Nick Barlay is a writer of fiction and non-fiction, whose first novels, Curvy Lovebox, Crumple Zone and Hooky Gear formed a loose trilogy of urban tales mapping out the underbelly of contemporary London, and gained a nomination for Granta’s ‘Best of Young British Novelists’ 2003. His fourth novel La Femme d’un Homme Qui was published in 2011 and his non-fiction book Scattered Ghosts, the story of his Hungarian Jewish family over 200 years through war, Holocaust, and Revolution, was published last year.

Amy Blakemore

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Amy Blakemore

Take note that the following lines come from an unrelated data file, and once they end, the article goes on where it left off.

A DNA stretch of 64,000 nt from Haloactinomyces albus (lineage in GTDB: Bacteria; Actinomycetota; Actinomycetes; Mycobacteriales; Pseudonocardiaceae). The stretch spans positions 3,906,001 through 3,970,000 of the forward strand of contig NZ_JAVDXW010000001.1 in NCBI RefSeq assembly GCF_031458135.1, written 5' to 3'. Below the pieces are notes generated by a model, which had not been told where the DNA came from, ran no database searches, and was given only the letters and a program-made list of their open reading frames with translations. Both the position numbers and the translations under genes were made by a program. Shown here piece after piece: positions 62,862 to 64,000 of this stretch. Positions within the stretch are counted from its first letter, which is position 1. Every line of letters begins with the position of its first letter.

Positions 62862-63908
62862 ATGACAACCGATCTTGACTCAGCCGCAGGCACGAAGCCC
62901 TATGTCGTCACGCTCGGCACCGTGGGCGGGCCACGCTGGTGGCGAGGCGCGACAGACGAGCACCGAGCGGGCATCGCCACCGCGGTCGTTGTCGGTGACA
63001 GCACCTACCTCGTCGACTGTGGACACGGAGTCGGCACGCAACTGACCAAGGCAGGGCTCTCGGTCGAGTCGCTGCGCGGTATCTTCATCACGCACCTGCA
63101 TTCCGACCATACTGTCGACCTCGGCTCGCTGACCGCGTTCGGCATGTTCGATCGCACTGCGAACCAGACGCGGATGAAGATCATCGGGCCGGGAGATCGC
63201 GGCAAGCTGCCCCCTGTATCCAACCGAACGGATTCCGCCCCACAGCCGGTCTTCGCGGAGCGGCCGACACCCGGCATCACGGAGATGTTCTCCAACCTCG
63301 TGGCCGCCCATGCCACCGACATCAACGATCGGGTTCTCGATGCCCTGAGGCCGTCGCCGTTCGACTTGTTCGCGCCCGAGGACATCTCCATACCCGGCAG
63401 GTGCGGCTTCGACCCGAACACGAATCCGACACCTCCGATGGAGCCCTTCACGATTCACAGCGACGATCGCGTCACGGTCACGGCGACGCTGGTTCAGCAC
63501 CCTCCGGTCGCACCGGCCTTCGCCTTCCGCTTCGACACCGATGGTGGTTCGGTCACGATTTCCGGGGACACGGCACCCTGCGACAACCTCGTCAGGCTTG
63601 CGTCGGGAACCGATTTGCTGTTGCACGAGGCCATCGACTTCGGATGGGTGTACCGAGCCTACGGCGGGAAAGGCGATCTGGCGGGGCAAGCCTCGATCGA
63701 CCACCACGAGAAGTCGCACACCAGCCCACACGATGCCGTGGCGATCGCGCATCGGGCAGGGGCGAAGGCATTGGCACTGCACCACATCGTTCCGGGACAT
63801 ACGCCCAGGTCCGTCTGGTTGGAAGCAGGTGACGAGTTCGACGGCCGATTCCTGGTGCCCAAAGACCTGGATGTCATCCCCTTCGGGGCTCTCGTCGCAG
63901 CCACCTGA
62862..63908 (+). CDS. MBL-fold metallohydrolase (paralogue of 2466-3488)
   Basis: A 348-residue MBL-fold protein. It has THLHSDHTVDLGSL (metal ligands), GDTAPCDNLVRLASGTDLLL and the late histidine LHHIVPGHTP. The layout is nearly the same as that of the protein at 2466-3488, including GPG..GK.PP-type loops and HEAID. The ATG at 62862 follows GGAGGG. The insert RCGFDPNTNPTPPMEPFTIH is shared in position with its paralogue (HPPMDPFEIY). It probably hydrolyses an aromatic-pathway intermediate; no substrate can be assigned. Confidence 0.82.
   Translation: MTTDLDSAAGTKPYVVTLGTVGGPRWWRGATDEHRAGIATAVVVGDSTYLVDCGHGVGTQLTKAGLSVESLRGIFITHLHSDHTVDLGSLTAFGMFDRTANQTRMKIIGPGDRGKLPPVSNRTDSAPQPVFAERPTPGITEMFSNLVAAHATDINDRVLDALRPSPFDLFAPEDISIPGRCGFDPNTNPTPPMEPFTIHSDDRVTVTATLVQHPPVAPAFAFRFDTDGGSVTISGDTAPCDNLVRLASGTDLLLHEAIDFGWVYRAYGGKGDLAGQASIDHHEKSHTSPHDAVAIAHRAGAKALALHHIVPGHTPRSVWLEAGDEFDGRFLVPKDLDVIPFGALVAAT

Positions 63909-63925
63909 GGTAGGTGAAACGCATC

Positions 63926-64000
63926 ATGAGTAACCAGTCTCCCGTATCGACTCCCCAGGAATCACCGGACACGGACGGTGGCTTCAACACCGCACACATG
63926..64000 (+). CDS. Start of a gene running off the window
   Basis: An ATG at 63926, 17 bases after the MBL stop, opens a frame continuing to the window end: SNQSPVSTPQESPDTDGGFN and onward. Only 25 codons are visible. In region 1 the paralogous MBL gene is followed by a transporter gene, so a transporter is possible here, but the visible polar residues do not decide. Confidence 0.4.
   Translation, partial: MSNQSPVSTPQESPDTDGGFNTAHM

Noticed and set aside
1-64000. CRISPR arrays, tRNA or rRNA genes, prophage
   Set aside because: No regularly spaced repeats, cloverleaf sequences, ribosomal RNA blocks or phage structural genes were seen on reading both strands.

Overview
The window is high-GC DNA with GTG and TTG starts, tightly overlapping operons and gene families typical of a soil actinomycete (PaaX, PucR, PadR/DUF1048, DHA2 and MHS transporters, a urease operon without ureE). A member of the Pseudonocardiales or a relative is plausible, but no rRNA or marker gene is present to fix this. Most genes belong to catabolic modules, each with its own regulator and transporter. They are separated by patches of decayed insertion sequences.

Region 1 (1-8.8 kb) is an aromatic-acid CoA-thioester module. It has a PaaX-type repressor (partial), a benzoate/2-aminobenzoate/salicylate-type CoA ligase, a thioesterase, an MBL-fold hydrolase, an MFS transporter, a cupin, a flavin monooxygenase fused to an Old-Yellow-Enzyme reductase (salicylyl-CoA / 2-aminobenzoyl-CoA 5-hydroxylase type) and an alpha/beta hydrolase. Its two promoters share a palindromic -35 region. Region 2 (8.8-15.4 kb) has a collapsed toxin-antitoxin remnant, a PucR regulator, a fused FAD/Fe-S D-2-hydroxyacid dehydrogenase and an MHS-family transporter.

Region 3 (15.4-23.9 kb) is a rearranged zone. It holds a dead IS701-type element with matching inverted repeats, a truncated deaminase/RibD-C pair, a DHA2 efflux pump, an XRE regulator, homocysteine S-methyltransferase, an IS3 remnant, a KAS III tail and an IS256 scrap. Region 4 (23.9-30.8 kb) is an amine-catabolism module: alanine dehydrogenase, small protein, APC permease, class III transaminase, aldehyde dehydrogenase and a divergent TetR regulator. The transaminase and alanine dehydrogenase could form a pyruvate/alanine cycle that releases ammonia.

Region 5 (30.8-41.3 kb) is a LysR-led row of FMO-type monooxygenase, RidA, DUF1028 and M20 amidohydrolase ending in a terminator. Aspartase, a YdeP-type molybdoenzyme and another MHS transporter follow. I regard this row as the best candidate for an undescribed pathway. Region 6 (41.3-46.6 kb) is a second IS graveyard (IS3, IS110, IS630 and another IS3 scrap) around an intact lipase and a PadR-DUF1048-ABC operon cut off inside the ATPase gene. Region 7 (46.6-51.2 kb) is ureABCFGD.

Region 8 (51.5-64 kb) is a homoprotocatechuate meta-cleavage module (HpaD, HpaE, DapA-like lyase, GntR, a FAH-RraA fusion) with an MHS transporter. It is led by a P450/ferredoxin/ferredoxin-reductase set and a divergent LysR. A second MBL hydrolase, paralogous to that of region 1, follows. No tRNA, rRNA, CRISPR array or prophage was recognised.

Amy Blakemore was born in Deptford, London in 1991. She started writing poetry at the age of fifteen, primarily out of spite. She was named a Foyle Young Poet of the Year twice, in 2006 and 2007. She read English Language & Literature at St Edmund Hall, Oxford.

Helena Hunter

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Helena Hunter

Helena Hunter is an artist based in London. Her work spans live performance, writing and the moving image. She has exhibited nationally and internationally including screenings and performances at The Barbican Art Gallery (London), Jerome Zodo Contemporary (Milan), Manchester Art Gallery, and festivals including: Instantantee (Rome), City of Women (Ljubljana) and Fem (Girona). She was shortlisted for The Arts Foundation Award in 2011 and the UKYA British Art Showcase in 2010. Most recently she has presented solo and collaborative projects at: Art13 Art Fair, Ceri Hand Gallery, Flat Time House and UCL Art Museum. 

Olga Koroleva